Another thing that has changed is The Potter’s House’s approach to ministry. In the early days, they put on events to reach a different crowd and provide alternatives to traditional hangout spots, like bars. As more ministries have developed and grown on Springfield campuses, The Potter’s House has stepped back their event hosting and taken more of an encouraging, supportive role of the work of the other ministries.

“We don’t want to infringe on the activities of other ministries,” Latchison says. “We don’t want to create a competition. We want to be a group that assists other ministries.”

Hard times
The Potter’s House has continued to press on with their original goals despite recent tough times, including the COVID-19 pandemic and the death of co-founder Steve Proffitt.

Steve died in early October at the age of 67 after a diagnosis of a rare illness called smoldering myeloma-associated AL amyloidosis. This disease causes a malfunction of the plasma-producing cells in bone marrow that causes them to create abnormal antibodies.

Because of his treatments, Steve was unable to be very involved with the business in recent years, Latchison says, but Berna stepped in to lead the business and has continued in that role after Steve’s death.

The COVID-19 pandemic was also hard on The Potter’s House, just like it was for many businesses, but Latchison made sure the door was always open during the normal hours, even if he was the only person inside.

Customer impact
The importance that The Potter’s House places on forming relationships and community is what drew customer Jake Day back to the business after his first visit.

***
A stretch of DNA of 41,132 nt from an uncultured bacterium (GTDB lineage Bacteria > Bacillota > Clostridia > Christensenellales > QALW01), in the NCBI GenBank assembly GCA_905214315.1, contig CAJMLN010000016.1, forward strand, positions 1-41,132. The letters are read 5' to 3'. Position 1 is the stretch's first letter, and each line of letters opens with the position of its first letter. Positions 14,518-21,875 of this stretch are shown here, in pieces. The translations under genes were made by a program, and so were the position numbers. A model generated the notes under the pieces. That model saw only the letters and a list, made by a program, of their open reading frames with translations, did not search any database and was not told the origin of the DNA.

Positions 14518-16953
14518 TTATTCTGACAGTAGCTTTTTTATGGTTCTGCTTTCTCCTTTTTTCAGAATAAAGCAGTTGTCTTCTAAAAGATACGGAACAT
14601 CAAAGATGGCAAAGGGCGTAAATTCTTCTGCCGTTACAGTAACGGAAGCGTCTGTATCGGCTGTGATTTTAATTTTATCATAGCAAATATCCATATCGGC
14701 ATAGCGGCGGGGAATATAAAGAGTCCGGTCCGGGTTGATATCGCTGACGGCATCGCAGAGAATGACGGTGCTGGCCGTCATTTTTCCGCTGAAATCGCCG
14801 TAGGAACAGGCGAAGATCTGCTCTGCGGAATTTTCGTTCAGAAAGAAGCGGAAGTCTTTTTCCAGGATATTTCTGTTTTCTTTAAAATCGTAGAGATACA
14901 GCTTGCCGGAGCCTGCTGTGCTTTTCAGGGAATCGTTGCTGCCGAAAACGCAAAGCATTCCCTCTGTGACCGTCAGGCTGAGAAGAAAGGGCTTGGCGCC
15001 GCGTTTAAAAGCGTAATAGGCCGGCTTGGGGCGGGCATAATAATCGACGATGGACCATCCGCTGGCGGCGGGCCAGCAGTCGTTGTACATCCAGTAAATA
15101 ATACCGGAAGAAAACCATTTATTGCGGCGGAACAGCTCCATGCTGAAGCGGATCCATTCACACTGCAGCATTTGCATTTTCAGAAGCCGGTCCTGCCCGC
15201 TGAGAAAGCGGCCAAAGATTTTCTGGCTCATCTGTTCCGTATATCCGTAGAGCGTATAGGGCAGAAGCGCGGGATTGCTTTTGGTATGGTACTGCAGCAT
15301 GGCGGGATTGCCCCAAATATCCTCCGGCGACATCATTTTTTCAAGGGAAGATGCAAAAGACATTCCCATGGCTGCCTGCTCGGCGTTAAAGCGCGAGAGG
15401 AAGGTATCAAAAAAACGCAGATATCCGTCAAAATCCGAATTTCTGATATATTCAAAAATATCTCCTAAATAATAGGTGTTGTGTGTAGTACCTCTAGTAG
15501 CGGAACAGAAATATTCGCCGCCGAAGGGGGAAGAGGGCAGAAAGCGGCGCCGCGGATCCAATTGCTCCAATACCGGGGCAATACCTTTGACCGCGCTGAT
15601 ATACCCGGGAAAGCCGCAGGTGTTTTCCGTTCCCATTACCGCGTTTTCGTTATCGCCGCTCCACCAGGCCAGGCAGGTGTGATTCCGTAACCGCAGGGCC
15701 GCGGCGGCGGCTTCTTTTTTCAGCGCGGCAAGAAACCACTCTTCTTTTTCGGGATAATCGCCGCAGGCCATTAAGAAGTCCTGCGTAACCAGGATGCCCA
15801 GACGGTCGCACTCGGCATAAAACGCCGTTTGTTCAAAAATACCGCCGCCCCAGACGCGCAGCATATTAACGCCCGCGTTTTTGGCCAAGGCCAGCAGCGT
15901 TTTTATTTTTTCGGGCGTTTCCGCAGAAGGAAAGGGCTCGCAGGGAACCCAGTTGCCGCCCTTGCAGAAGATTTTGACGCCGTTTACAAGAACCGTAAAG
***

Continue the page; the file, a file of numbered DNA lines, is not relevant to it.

“I first went to Potter’s House my freshman year with Young Life College Springfield, and what stuck out to me was the home atmosphere of the place,” Day says. “It felt like I was just at one of my friends’ houses. Samson and all the staff have created the most welcoming environment I have ever been in.”

Day makes trips to The Potter’s House three or four times a week. He appreciates the atmosphere for studying, and he really enjoys seeing people he knows from his classes there. He says it’s like a second home.

Daniel Loaney was invited to Bible studies at The Potter’s House during his freshman year at MSU. He quickly grew to love the comfortable environment that had been cultivated in the business.

“Potter’s House has a cozy, homelike feel, but that doesn’t just come from it being in an old house,” Loaney says. “The staff really make you feel seen and welcomed. They are some of the most genuine people I have ever met.”

Loaney says people go to The Potter’s House because they want to meet people. He appreciates the efforts of Latchison and the rest of the staff to make connections and make The Potter’s House a safe place everyone.

Comments

No comments on this story |
Please log in to add your comment
Editors' Pick
2022 Dynamic Dozen

Read the profiles of this year's honorees.

Most Read